November 13, 2013
The Stanley Parable: A Game About Games
It is nearly impossible to explain what The Stanley Parable is about. It is a game about the nature of games, how a player interacts with the world, and what happens if the antagonist is the game itself.
At it’s core, The Stanley Parable is a first person exploration game. All of the interaction comes through choice. Choosing a door to walk through, choosing which button to press, or even choosing to do nothing at all. You play as Stanley, an office worker who may be asleep, crazy, bored, and everything in between.
To reveal anything about the gameplay experience is to ruin that experience for you. It is very much a narrative driven game, with the majority of the entertainment value coming from the narrator, given life by the incomparable Kevan Brighting, and his interactions with the player. If you are sensitive and can’t take constructive and not as constructive criticism, you may want to stay away. The narrator will hurt your feelings and make you feel worthless but, to be fair, you do the same to him multiple times.
In technical terms the game is fine, with serviceable graphics that never get in the way of the experience. The game is still based in Source, so the physics that come along with that engine work well (even with a dearth of interactive objects). The music is fantastic and hugely varied. It only shows up every so often but when it does the score will command your attention. The controls will be familiar to anyone who has played a first person game, save for the lack of one usual input variation that leads to a hilarious achievement.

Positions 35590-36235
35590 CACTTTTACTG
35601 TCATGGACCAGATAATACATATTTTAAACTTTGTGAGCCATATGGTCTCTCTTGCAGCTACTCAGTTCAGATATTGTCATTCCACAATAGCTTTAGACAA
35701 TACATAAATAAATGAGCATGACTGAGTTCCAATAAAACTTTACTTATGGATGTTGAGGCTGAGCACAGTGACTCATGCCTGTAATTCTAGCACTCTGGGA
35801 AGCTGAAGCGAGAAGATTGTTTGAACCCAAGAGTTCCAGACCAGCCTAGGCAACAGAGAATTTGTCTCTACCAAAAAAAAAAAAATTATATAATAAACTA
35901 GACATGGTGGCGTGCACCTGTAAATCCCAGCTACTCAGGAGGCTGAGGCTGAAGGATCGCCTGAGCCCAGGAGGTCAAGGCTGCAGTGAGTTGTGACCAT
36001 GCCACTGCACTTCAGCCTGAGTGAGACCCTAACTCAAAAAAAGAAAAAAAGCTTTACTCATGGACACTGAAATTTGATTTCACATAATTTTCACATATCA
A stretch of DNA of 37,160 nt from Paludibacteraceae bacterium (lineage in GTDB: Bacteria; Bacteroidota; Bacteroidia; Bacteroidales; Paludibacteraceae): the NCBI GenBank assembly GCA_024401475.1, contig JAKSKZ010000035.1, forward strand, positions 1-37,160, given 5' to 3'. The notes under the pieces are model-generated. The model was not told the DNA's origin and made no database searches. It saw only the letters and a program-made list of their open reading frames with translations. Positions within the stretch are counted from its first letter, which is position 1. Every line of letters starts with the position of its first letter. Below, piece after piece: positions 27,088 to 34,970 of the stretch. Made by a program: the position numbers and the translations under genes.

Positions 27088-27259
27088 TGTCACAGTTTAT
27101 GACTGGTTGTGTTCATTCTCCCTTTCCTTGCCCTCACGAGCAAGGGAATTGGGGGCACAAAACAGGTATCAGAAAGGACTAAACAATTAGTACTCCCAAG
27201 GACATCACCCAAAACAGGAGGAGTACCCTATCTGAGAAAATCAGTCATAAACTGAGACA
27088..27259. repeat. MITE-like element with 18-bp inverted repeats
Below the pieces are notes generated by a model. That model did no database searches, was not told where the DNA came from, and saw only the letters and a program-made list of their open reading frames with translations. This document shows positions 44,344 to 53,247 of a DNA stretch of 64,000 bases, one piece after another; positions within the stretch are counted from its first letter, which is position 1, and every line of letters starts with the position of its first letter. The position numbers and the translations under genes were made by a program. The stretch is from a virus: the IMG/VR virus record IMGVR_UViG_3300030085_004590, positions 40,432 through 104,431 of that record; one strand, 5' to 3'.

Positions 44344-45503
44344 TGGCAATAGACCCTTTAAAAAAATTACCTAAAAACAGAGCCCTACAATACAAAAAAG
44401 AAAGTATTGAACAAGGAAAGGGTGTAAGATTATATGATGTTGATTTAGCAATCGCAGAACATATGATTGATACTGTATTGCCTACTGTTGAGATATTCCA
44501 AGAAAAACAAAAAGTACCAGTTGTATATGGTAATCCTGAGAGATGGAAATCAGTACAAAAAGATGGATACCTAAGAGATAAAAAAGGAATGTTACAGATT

I had issues starting up the game upon first install, but upon reinstallation the issues ceased. Besides that there were no bugs that I personally have noticed in my ten hours or so with the game.
What really stuck out to me was how The Stanley Parable reflects on the absurdity of game mechanics and storytelling. We do it all for a weird sense of self gratification, the accomplishment of the objective. Be it an actual scripted objective like every mission based game, or the “I’m going to steal a helicopter and try to jump out onto a bus” self generating objectives in an open world game, it’s all there to give the player a sense of accomplishment. The Stanley Parable deconstructs this to the point where one second the objective could be to press a button so that some booming voice will say “Eight!” over and over and the next the objective is to figure out what the game wants you to do. In the end, the game doesn’t want you to do anything. It’s a game. And The Stanley Parable knows that.
You can complete The Stanley Parable in about 15 minutes. Your first play through will probably take about half an hour. But there is so much to explore within the crazy world that Galactic Cafe thrusts you into that it could easily eat up much more. Not for twitch gamers or people who want to get to the top of the leaderboards, but if you value narrative then I implore you to check this one out. At least get the demo off of Steam. If anything, you’ll get a chuckle out of just how ridiculous it all is.
In its purest essence, The Stanley Parable is a commentary on routine, achievement, the government, video games, and life itself. I love getting lost in it’s world and losing myself within it. Everyone needs to play this.